That said, when you do treat it to a demonstration-quality recording, such as Classical Opera’s lovely set of Mozart’s Il Sogno diScipione [Signum Classics SIGCD499, 96kHz/24-bit], the LX-509X’s warmth and vitality come together to create a truly exciting presentation, the soundstage broad, deep and detailed, the presence and ambience almost uncanny, and the dynamics so wide open that one could easily forget all the machinery involved between performance and the listening experience. This amplifier is no mere exercise in rose-tinted nostalgia, and needs none of those ‘ah, but in those days…’ excuses to be made. It’s simply special.
HI-FI NEWS VERTICT
Big, rich, sweet and totally controlled: sounds like something of a soft listen, doesn’t it? Yet the truth is that the L-509X is all of the above in a good way, and none of those in a bad: it simply conveys the music in a manner that always seems exactly as it should. Don’t look at the styling and expect all those clichés of amplifiers of yore – this is a bang up to date design, in both engineering and sound.
Power meters are always fun to watch and, here, are ‘calibrated’ in dB relative to full output. In practice the red ‘0dB’ point is pretty close to Luxman’s rated 120W/8ohm but, perhaps more importantly, a 10W/8ohm output is indicated at –15dB when the amplifier is cold and –10dB when it is warm… So treat the meters as decoration rather than a precise measure of level! Precision is the watchword in our lab reports, of course, and here it was soon clear that while the L-509X might look almost identical to the L-590AXII [HFN Apr ’16] its technical performance suggests a merger of the brand’s C-700u/M-700u pre/power [HFN Sep ’15]. Indeed, where the former racked-up a full 2x145W and 2x250W into 8/4ohm, increasing to 165W, 315W and 551W into 8, 4 and 2ohm loads under dynamic conditions, the new L-509X delivers a very similar 2x155W/8ohm and 2x255W/4ohm with a dynamic 183W, 342W and 507W into 8, 4 and 2ohm. With both the M-700u and L-509X, protection limits output to ~300W/1ohm or 16.7A [see Graph 1, below].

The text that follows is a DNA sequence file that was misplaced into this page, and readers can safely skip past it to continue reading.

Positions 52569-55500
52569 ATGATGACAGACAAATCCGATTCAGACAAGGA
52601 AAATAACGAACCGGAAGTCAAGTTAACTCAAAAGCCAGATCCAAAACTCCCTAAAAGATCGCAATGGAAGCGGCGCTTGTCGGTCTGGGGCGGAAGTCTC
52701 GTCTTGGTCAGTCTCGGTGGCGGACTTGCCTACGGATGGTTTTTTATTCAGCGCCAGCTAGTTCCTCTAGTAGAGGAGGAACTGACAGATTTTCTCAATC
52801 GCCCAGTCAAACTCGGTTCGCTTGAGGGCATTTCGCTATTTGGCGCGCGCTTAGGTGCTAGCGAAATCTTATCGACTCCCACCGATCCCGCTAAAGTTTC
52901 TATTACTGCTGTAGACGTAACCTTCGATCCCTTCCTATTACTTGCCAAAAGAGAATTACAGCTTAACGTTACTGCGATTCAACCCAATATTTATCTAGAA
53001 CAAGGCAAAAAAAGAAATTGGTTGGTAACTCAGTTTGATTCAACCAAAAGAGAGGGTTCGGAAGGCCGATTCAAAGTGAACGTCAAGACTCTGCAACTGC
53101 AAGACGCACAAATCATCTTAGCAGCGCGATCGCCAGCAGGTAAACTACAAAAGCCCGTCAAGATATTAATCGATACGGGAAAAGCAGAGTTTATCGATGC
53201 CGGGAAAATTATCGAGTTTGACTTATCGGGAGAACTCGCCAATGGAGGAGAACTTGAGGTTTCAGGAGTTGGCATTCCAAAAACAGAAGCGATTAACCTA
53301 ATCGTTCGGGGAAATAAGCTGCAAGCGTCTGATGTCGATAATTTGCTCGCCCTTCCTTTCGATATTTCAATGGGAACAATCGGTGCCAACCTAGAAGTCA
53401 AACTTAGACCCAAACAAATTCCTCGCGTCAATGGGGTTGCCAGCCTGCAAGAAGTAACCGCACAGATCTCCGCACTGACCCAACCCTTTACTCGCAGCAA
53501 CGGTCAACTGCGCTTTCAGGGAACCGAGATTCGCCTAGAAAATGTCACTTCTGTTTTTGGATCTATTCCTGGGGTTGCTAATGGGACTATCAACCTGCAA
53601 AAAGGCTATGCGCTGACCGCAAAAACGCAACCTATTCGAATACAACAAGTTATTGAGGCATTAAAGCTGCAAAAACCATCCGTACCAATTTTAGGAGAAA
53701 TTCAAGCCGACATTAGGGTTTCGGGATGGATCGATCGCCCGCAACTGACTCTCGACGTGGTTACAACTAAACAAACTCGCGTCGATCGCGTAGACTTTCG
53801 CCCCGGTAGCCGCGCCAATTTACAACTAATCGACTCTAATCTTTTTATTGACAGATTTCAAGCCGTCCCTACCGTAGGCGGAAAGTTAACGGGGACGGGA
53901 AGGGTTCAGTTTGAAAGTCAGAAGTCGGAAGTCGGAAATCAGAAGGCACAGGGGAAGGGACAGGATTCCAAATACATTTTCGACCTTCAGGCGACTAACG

In similar fashion, the integrated L-509X has –1dB response limits of 3Hz-42kHz (–4.6dB/100kHz) while its 0.02ohm output impedance, rising to 0.05ohm/20kHz and 0.43ohm/100kHz still encourages a slightly earlier roll-off into tougher loads. Distortion is also very low at <0.002% from 20Hz-1kHz before rising gently to 0.03%/20kHz (all at 10W/8ohm). Where the L-509X scores, however, is in maintaining this distortion trend with increasing output, so THD is 0.0025% at 1kHz/1W, 0.0026% at 100W and 0.0034% at the rated 120W. Meanwhile, bearing in mind its high +43.4dB overall gain (balanced input), the A-wtd S/N ratio is a solid 86dB (re. 0dBW) while separation is >80dB midband. PM